Launched by Mayor Rahm Emanuel as a strategy to keep young people safe and engaged by opening a doorway to job training and a sense of possibility, OSC is funded wholly by the city and donations. It encompasses three programs. The largest, the Summer Youth Employment Program, combines an array of jobs with group enrichment activities such as college tours and museum outings.
“This gives us a safe environment, there are mentors to talk to, and we get work experience. What better place is there to be in the summer?” said Antonio Dyson, a 19-year-old college sophomore in his third year of the program.
OSC Green Corps emphasizes environmental stewardship and sustainability by teaching youth horticulture, urban gardening, and how to build and repair their own bikes, which they ride around the neighborhoods to visit and maintain urban gardens and nurseries.
OSC Plus focuses on the 49 high schools with the city’s highest rates of violence and poverty. The program targets students who have missed six to eight weeks of school or had direct involvement with the juvenile justice system. In addition to connecting them with a 25-hour-a-week job, the program provides trauma-informed cognitive therapy, social skills training, and intensive mentoring. In a departure from standard summer jobs programs, OSC Plus rigorously collects data and evaluates results. To learn more about this program and other trauma-informed approaches to workforce development, read Alexis Stephens’ recent feature, Can Treating PTSD Solve Urban America’s Unemployment Crisis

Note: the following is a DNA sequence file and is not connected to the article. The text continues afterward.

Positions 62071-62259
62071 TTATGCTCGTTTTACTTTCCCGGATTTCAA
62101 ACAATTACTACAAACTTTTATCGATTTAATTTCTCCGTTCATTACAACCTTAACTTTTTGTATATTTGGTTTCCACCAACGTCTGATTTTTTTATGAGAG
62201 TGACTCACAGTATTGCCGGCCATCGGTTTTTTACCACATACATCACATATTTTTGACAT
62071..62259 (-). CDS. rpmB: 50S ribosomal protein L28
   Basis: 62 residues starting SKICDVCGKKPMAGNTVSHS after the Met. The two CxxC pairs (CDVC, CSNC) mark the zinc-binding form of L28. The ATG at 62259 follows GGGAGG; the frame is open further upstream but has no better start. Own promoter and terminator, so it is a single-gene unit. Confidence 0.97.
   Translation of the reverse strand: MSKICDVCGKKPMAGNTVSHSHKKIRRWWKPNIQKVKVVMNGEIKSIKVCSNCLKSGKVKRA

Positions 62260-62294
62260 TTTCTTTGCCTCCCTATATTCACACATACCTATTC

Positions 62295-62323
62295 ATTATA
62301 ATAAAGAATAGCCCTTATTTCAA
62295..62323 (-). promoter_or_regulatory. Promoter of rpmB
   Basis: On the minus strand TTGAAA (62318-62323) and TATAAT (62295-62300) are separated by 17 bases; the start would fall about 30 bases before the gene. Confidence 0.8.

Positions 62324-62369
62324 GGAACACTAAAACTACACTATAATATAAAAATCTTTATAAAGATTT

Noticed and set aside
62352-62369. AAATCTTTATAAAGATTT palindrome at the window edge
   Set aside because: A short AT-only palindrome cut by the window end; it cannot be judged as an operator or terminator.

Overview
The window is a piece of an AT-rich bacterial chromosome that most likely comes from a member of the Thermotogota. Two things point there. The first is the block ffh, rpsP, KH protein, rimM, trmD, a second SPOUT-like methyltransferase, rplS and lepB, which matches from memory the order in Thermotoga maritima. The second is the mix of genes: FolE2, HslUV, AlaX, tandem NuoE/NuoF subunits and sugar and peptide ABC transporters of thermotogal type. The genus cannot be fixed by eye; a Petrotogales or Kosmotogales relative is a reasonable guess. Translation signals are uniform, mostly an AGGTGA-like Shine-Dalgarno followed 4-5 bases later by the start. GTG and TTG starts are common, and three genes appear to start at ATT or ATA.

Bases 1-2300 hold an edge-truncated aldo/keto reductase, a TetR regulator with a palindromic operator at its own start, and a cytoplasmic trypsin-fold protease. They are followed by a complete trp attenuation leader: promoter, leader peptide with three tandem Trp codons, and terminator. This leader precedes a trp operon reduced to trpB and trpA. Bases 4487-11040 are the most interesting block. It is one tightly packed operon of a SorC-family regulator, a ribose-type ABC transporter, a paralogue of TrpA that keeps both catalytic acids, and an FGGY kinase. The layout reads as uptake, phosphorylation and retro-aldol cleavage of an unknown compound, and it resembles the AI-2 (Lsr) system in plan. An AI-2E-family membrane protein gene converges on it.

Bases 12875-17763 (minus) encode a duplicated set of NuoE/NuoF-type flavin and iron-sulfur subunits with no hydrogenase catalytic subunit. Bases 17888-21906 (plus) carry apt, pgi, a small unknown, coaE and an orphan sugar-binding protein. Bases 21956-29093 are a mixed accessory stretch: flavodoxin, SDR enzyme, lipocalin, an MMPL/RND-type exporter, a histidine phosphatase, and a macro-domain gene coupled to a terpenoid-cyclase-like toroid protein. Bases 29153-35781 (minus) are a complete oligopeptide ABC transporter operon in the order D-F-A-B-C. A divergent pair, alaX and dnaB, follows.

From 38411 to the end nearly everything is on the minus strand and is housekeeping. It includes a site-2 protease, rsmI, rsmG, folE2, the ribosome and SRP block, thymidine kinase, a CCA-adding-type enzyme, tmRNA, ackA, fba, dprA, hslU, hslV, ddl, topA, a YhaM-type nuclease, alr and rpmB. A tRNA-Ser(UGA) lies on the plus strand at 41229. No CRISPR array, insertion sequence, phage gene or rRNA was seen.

The program’s success in reducing violence has inspired further investment. With a $10 million gift from Magic Johnson, OSC Plus grew from 1,000 participants last year to 2,000 this summer and capacity for 3,000 next summer. And program officials are building linkages with high schools, community colleges, and workforce training programs to make OSC Plus not just an isolated positive experience but part of a pipeline to opportunity.
“We realized we have the young people for six weeks and then it’s goodbye,” said Evelyn Diaz, former commissioner of the city’s Department of Family and Support Services, which administers OSC. “We needed to be more deliberate about strengthening the connections to year-round opportunity.”
OSC Plus participants are working on infrastructure projects this summer, including painting long-neglected viaducts and beautifying neighborhoods. “We want youth to take pride in their city,” said Pastor Torrey L. Barrett, executive director of the KLEO Community Life Center, one of the many nonprofit partners in One Summer Chicago. “We want to give youth ownership in rebuilding the city.”
Fran Smith is a writer, editor, author and communications consultant based in New York. She produces stories for the PolicyLink America’s Tomorrow newsletter, which highlights campaigns, leaders, policies, reports and local models that are advancing equity as an economic imperative.